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BROADCAST NEWS of April 1961

Die ausgewählten Artikel stammen aus der RCA Firmen-Zeitung vom April 1961 - Die Einführung beginnt hier.



A Researcher Looks at Color T elevision - Notes Increased Effectiveness of Commercials, But Wonders Why Products Most Sensitive to Color are Undergoing the Least Amount of Preparation for Color - by HORACE S. SCHWERIN, President, Schwerin Research Corporation

Is color tv more effective than black and white in tv commercials? Is the difference measurable? What special problems does the color medium impose on the television advertiser? What has the performance been up till now, and what is the shape of things to come in commercial color television?

In undertaking to answer these and other questions that should be, but too often are not, raised by the advertisers who will be taking the plunge into color, "Schwerin Research Corporation" is relying on nearly two years of actual pretesting experience. Our studies embrace more than a dozen different products and services, and roughly one hundred individual commercials.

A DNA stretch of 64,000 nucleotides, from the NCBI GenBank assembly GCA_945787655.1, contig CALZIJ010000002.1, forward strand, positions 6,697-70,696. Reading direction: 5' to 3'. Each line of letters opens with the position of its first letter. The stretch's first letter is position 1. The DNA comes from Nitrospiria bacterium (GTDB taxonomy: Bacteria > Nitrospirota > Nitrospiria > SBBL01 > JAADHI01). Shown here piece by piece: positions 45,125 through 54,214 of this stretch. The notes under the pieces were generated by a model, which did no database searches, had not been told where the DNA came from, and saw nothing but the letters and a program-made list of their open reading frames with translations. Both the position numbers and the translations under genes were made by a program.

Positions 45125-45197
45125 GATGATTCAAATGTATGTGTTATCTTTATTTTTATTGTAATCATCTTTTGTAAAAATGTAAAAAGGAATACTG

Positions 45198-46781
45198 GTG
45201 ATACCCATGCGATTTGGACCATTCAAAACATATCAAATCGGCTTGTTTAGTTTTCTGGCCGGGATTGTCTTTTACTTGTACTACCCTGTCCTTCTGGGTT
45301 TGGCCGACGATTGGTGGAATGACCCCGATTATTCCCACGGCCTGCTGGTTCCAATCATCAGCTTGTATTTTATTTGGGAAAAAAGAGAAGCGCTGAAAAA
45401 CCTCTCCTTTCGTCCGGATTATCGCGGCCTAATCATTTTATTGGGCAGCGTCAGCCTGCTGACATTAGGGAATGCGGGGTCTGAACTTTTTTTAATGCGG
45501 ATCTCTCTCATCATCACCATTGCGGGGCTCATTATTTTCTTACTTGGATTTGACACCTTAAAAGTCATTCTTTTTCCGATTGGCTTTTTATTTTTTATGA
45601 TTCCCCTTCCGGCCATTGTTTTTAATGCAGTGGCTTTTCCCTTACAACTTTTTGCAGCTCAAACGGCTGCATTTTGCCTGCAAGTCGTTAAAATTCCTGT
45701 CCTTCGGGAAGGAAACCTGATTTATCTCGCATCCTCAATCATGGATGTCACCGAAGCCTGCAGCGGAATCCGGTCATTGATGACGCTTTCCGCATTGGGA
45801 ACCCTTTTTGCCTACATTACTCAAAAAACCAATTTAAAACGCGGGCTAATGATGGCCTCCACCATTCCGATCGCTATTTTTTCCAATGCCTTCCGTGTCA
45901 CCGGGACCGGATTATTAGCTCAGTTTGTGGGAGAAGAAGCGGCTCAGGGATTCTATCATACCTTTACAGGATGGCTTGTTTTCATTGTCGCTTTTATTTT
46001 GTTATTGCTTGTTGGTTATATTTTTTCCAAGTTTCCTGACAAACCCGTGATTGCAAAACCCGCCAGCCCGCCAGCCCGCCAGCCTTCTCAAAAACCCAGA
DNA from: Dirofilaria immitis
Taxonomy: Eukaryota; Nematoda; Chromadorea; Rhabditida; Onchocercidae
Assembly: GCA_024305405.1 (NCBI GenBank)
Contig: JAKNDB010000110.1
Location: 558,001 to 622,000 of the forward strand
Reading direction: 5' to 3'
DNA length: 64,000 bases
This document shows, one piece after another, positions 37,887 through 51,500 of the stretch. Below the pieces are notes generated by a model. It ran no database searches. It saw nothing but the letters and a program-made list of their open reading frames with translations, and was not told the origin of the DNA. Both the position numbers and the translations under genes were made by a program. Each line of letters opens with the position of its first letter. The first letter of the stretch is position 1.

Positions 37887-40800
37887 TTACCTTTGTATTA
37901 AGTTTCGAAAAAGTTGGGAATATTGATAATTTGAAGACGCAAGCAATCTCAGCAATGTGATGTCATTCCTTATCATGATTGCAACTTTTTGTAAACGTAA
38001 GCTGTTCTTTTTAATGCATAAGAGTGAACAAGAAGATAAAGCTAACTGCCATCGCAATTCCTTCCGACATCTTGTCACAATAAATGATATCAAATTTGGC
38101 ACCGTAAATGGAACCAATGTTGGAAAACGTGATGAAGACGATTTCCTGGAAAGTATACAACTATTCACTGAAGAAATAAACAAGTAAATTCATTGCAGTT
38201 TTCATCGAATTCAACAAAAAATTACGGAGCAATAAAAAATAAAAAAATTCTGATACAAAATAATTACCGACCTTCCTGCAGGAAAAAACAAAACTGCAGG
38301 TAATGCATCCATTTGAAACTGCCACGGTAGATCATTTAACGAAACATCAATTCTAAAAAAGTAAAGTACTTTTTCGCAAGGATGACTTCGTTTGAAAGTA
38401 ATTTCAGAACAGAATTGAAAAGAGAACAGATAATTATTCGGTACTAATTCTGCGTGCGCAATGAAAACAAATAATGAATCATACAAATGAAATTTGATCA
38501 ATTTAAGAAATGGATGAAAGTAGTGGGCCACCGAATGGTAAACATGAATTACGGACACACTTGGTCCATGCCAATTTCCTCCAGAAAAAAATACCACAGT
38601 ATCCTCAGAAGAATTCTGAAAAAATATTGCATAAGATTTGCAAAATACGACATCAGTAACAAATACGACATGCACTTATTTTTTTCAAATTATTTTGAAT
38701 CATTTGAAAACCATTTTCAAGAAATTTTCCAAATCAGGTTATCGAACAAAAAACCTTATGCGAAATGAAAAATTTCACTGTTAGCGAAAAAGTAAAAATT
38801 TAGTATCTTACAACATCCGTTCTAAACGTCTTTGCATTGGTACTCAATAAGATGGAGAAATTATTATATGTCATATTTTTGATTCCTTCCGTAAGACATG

Color Commercials are More Effective

Are commercials more effective in color than black and white? Our answer is an emphatic yes. That affirmative will have to be qualified, and the greater part of these remarks devoted to qualifications rather than bald affirmation. But the outstanding fact disclosed by our pretesting research is that color, when it is used properly, enjoys a tremendous advantage over the same commercials in monochrome.

Late in 1955, Schwerin Research Corporation began pretesting RCA Victor appliance commercials in "compatible" color. The same commercials were audience-tested in both full-color and black-and-white versions in identical control shows.

Out of these tests, which continued throughout 1956 and are still going on, emerged the central finding that - all other things being the same - color increased the effectiveness of the commercials over their black-and-white versions by an average of 100% (see Fig. 1).

Other principal findings from our pretesting inquiries might conveniently be summarized here:

  • (1) Natural settings have proved more effective than "showcase" settings;